In a column a couple of weeks ago, I mentioned in passing that a banner ad and landing page for the upcoming movie "The Signal" had caught both my eye and my ear. The ad had a click-to-call feature that called in to a recording of the same noise that turns the film's characters into killers. Real old-timers in the mobile marketing world (or those whose memory goes back three years) may recall that Stephen King's novel of cell phone treachery, "Cell," had a similar hook, and that mobile marketing campaign involved getting a voice message from King.» 0 Comments
I must get a dozen "have you seen this?" emails a week from readers and contacts trying to turn me on to new mobile apps, sites, widgets and games. I am a total sucker for this kind of prodding. A bank of review phones from the major carriers sits at my side ready to answer the call of the cool. That's until my head starts to hurt and the mobile bookmarks on my feature phones fill up. Then I know it is time for a brain dump. So, in no particular order of importance, here are just a few of ...» 0 Comments
Last week's research drop from Nielsen Mobile found that 23% of mobile users say they have seen ads on their phone in the last 30 days. About half of them responded to one or more of these commercial messages. I guess this is good news, if the experience of engaging ads on mobile is in any way rewarding to consumers. Otherwise, we risk turning users off to the mobile marketing model altogether. My own experience continues to be mixed....» 0 Comments
The mobile wings of Sports Illustrated, ESPN, CBS and Go2 are taking March Madness very seriously, and for good reason. I recall a couple of years ago hearing from attendees at some of these games that many people in the crowd had their cell phones open to check the current scores at the other games. Apparently, the audience was getting a little mobile competition going over whose mobile scores service was quickest in getting the latest updates.» 0 Comments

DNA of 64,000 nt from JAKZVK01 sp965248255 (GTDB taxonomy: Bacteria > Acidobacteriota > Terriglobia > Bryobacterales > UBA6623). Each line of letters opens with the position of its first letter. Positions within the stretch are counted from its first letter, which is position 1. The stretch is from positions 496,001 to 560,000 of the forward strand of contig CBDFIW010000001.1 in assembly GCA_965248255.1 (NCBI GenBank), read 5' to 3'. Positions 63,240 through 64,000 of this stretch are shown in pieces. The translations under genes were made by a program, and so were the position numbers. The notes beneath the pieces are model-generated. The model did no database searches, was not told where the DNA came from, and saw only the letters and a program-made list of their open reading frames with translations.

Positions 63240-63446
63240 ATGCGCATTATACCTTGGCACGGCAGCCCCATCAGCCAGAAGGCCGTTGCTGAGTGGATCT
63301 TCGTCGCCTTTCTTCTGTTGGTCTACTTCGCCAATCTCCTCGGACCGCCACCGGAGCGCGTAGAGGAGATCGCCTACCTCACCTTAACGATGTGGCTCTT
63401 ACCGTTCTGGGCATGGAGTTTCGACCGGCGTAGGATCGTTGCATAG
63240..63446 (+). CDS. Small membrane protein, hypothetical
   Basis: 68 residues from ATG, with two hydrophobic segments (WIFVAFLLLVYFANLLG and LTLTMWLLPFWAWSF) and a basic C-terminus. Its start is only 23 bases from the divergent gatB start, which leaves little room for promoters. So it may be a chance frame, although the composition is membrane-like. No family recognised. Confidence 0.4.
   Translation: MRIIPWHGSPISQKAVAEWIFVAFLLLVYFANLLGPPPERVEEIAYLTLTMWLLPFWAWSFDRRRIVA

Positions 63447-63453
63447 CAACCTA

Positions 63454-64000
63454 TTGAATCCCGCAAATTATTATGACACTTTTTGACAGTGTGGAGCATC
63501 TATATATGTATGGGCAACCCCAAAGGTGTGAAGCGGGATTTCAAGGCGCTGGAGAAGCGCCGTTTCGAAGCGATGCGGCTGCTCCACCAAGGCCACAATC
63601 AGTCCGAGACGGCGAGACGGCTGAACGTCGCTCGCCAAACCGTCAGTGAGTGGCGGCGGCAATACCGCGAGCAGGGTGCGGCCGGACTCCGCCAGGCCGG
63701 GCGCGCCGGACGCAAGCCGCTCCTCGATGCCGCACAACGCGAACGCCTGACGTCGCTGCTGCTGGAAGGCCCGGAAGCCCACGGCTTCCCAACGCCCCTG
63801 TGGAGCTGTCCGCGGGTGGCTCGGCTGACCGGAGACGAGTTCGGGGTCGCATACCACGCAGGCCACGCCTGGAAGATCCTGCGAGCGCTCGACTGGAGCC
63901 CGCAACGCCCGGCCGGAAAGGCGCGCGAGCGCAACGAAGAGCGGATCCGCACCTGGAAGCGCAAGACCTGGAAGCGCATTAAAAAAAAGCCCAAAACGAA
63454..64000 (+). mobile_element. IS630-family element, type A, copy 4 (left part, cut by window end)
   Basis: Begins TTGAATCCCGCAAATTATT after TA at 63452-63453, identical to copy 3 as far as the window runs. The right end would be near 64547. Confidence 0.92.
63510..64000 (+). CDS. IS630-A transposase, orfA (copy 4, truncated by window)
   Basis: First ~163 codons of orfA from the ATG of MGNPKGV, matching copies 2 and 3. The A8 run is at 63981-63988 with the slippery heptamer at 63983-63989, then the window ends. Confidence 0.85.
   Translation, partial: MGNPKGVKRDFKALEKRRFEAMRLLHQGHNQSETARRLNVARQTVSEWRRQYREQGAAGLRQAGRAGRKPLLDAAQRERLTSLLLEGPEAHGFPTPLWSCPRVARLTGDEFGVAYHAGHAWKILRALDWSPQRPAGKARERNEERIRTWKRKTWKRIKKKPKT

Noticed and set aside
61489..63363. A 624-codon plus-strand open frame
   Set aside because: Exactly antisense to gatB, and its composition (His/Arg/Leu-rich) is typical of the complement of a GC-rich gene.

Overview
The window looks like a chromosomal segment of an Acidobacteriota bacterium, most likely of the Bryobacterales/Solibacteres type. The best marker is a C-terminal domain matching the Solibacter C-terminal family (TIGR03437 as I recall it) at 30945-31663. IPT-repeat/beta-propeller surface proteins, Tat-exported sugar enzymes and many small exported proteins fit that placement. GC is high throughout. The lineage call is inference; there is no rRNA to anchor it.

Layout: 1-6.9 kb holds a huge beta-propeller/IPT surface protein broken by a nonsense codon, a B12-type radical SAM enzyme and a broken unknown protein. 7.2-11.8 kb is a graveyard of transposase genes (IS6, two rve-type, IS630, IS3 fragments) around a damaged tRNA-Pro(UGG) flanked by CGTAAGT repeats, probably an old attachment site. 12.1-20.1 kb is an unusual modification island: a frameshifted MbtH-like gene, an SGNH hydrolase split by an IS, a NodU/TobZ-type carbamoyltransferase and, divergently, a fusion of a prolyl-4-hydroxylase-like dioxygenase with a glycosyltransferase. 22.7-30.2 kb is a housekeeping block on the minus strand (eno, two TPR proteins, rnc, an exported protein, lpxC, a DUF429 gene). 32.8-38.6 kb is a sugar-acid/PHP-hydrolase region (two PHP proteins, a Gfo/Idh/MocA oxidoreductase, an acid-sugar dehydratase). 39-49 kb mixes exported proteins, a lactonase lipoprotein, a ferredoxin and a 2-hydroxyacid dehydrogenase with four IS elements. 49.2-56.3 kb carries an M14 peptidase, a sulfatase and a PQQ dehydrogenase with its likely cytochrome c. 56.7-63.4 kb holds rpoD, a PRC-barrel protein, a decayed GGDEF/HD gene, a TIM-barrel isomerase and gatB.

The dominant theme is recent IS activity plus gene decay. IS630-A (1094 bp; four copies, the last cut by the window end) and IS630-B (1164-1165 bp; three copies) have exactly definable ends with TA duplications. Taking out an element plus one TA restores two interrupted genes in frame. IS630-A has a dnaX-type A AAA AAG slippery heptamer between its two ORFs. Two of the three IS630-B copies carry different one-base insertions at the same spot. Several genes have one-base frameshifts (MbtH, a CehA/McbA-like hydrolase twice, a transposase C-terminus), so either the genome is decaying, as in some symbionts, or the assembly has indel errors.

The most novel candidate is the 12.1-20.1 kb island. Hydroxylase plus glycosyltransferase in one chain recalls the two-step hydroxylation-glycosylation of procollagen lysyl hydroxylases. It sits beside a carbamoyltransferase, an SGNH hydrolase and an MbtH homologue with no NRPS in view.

One company that seems to be making a strong model out of viral distribution is a voice and text service, RHBrands, which runs the Rejection Hotline, It Could Always Suck More, and scores of other comic call-in programs. This has been going on since 2001 -- and according to CEO Bryan Kujawski, the company gets between 2.5 million and 3.5 million calls a month and up to 8 or more million when a new program really goes viral. The Rejection Hotline is a phone number in any major area code singles can give to lousy prospects they meet in the ...» 0 Comments
What is it that I really need to be "mobilized" -- me or my content? Perhaps this is a distinction without a difference, but I suspect not. So much of mobile marketing and media is grounded in "extending" brand and translating brands into discrete mobile experiences. I am a bit surprised that in my increased use of mobile as a news, communications and information tool, I am veering towards experiences that are familiar and consistent across the platforms. Do I want my content "distributed" -- or me distributed? Does such a distinction even matter?» 0 Comments
Runners who downloaded the popular PodRunner podcast series of workout techno mixes this week also get a laser-targeted ad from Timex. Developed by PHD and deployed on the VoloMedia podcast ad network, this small spot is not especially creative or ear-catching so much as it is achingly on target and on message. The iControl Timex watch lets you control your iPod wirelessly from the watch face.» 0 Comments
Steve Smith is the editor of Mobile Marketing Daily at MediaPost where he covers all aspects of the mobile landscape and writes the daily MoBlog and regular Mobile Insider columns. He also programs the OMMA Mobile/Display/Data and Behavioral series of shows and the Mobile Insider Summits. A recovering academic who taught media studies at Brown and University of Virginia, he spent the last decade as a digital media critic for numerous publications and as consultant. He also writes for Media Industry Newsletter and eContent magazine. Contact him here.